In addition, the consulting firm will conduct a performance assessment, which will examine dispatches, response times, and management practices. The review is set to begin next month. P+T is a Vancouver-based consultancy that was established in 1993, and offers evaluation, strategic development, change management, and human resources for public institutions. 


Buck illuminates federal budget's impact on employee benefits

01 April 2019

The Canadian federal budget for 2019 ushered in a raft of new program spending. According to human resources consulting firm Buck, the two most central announcements related to employee benefits were the budget’s concrete moves toward a national pharmacare plan, as well as changes to protect employees in the case of an employer’s insolvency.

"While Budget 2019 provides many details regarding a range of measures, we are particularly encouraged by progress toward a national pharmacare program, covering high cost drugs and rare diseases, as there are many cases where such coverage is needed," Karen DeBortoli, director of the knowledge resource centre at Buck, said. "Although the success of the program will ultimately hinge on how it balances coverage with cost, we saw good progress in the new budget this week."

The budget outlined the creation of three national pharmacare projects: a Canada Drug Agency (CDA), a National Drug Formulary, and a National Strategy for High-Cost Drugs and Rare Diseases.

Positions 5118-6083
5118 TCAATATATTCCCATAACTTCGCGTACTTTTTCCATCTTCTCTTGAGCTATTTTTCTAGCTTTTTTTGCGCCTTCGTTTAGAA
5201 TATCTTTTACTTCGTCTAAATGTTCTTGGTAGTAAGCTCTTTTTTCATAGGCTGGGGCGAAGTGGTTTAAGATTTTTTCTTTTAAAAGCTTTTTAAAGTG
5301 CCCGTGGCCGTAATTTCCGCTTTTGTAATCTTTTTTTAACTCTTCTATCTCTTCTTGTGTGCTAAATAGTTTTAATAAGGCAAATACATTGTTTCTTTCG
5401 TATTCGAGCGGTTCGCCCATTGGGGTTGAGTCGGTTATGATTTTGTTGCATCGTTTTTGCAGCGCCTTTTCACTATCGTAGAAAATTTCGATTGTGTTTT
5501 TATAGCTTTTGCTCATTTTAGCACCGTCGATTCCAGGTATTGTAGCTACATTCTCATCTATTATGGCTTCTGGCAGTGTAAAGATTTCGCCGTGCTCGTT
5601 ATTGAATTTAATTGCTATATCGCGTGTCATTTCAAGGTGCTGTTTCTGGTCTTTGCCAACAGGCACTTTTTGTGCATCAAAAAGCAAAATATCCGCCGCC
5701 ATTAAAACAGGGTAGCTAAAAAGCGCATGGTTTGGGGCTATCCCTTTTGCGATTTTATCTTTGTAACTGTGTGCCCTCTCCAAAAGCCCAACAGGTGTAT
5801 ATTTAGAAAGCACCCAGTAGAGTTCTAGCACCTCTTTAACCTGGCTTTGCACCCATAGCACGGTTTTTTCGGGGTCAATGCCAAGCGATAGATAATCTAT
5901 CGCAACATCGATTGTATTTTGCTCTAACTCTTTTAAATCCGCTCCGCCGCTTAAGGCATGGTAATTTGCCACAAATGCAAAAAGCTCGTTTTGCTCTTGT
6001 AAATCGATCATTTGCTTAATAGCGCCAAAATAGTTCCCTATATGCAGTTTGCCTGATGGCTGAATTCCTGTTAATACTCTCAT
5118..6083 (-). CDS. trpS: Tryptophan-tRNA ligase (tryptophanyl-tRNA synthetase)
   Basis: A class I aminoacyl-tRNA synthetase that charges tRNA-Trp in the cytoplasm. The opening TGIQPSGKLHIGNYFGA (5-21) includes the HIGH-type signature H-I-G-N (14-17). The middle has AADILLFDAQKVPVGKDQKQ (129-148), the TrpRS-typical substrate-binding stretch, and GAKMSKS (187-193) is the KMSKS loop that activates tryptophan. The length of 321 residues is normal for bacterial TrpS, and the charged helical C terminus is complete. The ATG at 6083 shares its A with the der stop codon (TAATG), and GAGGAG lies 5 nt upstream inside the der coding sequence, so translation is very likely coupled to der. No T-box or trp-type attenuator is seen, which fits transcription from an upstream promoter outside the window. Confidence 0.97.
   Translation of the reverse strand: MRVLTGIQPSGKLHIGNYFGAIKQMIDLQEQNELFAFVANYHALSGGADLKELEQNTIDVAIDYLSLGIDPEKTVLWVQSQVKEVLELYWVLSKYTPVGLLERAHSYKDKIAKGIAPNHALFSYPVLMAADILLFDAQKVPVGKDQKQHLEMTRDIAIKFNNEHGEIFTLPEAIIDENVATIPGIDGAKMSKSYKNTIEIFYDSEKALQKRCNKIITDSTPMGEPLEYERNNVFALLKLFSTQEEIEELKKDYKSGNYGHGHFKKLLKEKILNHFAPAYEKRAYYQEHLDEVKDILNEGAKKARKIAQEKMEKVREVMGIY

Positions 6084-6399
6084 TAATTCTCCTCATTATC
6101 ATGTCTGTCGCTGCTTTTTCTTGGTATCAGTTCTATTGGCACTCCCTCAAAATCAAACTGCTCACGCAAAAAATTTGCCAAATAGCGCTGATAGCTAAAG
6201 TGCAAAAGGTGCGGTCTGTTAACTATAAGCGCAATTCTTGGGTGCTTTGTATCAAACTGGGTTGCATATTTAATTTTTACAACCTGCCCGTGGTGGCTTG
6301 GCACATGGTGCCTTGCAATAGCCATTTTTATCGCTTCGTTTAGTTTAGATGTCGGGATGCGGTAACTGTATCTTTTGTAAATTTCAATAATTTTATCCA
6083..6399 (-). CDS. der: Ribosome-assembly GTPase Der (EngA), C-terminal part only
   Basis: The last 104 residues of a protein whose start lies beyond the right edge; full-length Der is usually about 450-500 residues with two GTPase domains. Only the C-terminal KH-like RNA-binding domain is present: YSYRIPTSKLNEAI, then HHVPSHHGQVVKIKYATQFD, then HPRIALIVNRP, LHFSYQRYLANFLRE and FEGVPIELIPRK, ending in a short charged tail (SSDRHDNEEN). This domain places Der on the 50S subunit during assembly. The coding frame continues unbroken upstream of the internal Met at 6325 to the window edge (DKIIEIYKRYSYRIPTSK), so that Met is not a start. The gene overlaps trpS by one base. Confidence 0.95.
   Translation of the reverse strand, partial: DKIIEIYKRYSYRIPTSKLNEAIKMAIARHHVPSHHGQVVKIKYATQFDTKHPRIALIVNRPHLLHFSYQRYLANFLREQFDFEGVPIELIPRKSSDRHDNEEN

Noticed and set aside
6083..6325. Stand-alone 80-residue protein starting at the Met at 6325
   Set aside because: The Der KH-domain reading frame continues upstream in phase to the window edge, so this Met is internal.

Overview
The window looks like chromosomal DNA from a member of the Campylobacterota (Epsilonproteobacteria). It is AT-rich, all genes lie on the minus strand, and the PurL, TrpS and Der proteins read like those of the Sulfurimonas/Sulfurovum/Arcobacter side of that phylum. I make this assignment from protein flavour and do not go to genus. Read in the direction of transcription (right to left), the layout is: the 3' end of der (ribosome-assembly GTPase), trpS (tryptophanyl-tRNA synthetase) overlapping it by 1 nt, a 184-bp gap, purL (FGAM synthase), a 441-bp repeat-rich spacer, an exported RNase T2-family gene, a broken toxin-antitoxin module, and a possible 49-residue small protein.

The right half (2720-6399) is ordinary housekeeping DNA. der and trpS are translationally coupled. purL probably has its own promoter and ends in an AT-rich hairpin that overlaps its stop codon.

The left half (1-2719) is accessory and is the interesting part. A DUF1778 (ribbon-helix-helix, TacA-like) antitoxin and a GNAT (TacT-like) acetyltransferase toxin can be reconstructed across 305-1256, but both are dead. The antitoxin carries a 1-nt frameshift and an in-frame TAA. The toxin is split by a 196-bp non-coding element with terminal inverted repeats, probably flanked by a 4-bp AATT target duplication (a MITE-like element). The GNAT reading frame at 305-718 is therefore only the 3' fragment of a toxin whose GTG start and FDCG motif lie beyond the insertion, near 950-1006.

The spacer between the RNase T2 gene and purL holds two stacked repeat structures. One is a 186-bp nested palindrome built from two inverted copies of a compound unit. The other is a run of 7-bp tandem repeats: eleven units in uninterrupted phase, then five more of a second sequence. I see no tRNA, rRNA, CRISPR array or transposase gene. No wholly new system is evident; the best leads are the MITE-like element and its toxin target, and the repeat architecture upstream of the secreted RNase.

The CDA will work on assessing the effectiveness of new drugs, while serving as the single negotiator for drug prices. The newly created agency will also develop the national formulary – an evidence-based list of prescribed drugs for patients nationwide.

The budget also introduced the creation of a strategy to gather and evaluate evidence on high-cost drugs for rare diseases, while working to negotiate lower prices with drug manufacturers.

Buck illuminates federal budget's impact on employee benefits

"Canada is currently home to a patchwork of federal and provincial pharmacare programs," DeBortoli said. "The replacement of the current patchwork of prescription drug benefit programs, which provide what Budget 2019 acknowledges as 'inadequate and inconsistent coverage,' will be welcomed by most Canadians. In order for the CDA to operate effectively, all provinces and territories must participate. A single negotiating entity will have greater bargaining power, and a single formulary will be of greatest benefit to all Canadians."